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Be Careful What You Ask For…

Created: 26 Jul 2012 • Updated: 01 Aug 2012
phlphrrs's picture
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A recent announcement by a large technology company that they’re not allowing use of iPhone Siri capability due to privacy and data loss concerns got me thinking about how far voice recognition technology has advanced the ability to use our voices, instead of typing, in a more fluent way to get technology to do something for us.  Voice technology, while it’s been around quite a while, has been a long time coming in a usable and seamless way. And technology like Apple’s Siri takes it to the next level by making it more ubiquitous. In this next instantiation of voice-driven workability, we now have a blending of mobile capabilities and cloud capabilities.  This combination offers a greater degree of flexibility and fluidity by extending the technology into the cloud and taking great advantage of honing the calibration of voice recognition on a dramatically large scale.

From a security professional’s view, however, this does introduce another big, not insurmountable, problem – protecting information conveyed by voice and translated to text that may be sensitive and confidential and is stored in the cloud.  Again, another situation where consumers and enterprises are finding this out after the “horse has left the barn.”  Consider how cavalier most people are with what they say with others around them.  The only concern most of us have with saying something confidential or slipping a secret to another is how long that information will be retained in short-term memory before it gets jumbled around and/or forgotten.

Let’s consider the idea and intent behind using the cloud to improve the capability of voice recognition. It does enable accelerated growth and development of the technology in a very usable and practical way.  This could dramatically shift how consumers and enterprises conduct their business via technology.  The notion that talk-to-text becomes a reliable platform for transmitting ideas, requests, actions and information from our brains to technology without having to physically type has the potential to increase our productivity, whether at work or in our personal lives, in a very dramatic way.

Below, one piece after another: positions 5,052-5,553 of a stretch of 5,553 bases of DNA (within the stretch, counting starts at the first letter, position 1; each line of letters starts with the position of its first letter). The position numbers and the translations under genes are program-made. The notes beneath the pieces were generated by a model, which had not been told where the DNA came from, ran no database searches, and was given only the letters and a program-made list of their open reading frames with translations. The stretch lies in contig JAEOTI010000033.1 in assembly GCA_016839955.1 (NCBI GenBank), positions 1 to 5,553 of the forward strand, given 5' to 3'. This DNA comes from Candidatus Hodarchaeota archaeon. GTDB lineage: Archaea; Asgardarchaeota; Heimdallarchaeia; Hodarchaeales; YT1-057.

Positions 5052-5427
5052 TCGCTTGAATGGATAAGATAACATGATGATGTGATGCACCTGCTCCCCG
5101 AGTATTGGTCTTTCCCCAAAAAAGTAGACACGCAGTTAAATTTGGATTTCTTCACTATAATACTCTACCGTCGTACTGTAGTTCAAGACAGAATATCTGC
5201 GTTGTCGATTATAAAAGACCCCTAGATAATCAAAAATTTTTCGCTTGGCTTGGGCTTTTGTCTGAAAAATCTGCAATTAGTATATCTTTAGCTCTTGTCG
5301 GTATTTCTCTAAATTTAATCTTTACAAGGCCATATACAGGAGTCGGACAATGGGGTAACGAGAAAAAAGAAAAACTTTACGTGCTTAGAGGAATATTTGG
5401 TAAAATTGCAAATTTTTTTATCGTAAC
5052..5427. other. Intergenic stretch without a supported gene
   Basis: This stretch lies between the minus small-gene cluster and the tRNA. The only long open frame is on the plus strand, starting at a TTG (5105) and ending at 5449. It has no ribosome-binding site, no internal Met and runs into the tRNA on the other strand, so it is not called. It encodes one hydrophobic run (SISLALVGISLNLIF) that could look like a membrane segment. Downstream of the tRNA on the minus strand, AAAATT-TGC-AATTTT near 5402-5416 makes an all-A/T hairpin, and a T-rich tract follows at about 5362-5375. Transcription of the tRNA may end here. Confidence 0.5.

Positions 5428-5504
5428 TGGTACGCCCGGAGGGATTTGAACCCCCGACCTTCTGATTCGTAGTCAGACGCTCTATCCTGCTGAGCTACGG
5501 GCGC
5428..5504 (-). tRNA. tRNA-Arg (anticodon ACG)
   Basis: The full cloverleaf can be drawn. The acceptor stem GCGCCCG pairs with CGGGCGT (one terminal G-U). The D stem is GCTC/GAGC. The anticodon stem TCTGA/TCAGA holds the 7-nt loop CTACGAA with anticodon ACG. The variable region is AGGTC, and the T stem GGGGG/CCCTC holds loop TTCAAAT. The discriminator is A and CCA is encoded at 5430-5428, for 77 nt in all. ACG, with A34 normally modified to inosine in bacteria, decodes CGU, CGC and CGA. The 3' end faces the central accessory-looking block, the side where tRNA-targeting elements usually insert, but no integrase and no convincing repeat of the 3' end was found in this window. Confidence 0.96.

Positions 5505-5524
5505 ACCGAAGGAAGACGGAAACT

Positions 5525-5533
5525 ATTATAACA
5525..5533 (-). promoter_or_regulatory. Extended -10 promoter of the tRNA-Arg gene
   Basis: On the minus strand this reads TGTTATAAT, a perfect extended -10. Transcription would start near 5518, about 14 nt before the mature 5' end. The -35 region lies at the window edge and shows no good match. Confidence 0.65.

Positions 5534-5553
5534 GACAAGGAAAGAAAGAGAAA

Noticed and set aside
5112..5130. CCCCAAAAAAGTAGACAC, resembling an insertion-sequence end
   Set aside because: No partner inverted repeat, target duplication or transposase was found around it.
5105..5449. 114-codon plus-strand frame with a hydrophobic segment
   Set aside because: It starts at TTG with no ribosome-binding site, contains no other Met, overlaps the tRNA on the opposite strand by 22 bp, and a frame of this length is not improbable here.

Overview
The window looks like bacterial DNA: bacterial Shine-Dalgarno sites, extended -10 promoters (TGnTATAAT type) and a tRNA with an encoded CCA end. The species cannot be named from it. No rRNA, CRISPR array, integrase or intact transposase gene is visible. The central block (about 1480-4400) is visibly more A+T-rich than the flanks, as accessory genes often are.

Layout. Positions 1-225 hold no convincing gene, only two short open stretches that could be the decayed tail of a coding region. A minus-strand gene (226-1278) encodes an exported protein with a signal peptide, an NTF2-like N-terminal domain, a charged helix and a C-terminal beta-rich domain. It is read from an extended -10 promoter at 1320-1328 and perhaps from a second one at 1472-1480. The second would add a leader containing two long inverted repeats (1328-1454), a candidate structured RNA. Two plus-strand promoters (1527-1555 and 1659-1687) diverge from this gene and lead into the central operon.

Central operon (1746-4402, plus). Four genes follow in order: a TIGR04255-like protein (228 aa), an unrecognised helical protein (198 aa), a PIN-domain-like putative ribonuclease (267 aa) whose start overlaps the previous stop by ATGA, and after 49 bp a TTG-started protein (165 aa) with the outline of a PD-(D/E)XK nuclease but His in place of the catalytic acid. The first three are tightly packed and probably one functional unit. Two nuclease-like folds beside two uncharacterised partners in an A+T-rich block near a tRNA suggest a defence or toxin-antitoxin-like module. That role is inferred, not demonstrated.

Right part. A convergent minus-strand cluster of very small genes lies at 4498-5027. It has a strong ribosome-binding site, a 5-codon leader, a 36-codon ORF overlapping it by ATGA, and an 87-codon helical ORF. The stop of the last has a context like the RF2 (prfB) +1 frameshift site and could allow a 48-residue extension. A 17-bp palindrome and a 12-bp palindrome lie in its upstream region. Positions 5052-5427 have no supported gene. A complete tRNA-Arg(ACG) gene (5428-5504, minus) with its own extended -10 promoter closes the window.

Getting back to the security issues, this is another case where the developer needs to build security into the technology after it’s already released.  How much will it cost and how long will this take?  Does the world wait until there’s a breach of some kind in order for there to be a change? Will it take increased pressure from privacy groups, corporations or the federal government?   Granted, many of us don’t really understand the inner workings of these new cloud resources and how they are secured, but that’s just a part of the problem.  The good news is that there are companies that have taken some initiative to protect privacy based upon pressure from privacy groups but is that enough?  There are also various companies like, Symantec, that are bringing secure cloud solutions to the marketplace for enterprises and consumers to protect sensitive information while being communicated, stored or used. 

This type of innovation and advancement needs to continue because I believe it will contribute in a great way to driving mobility and cloud such that it will dramatically increase productivity and growth in enterprises and consumers.  Along the way, however, the companies bringing these innovations to the world have to ensure that information, whether spoken or typed, must be protected wherever it lands and however it is to be used.

Be careful what you say now, it could end up in the cloud; indexed, sorted, retained in a highly reliable fashion, and ready to be fed back to you or the world, word for word.

Cross-posted from In Defense of Data.

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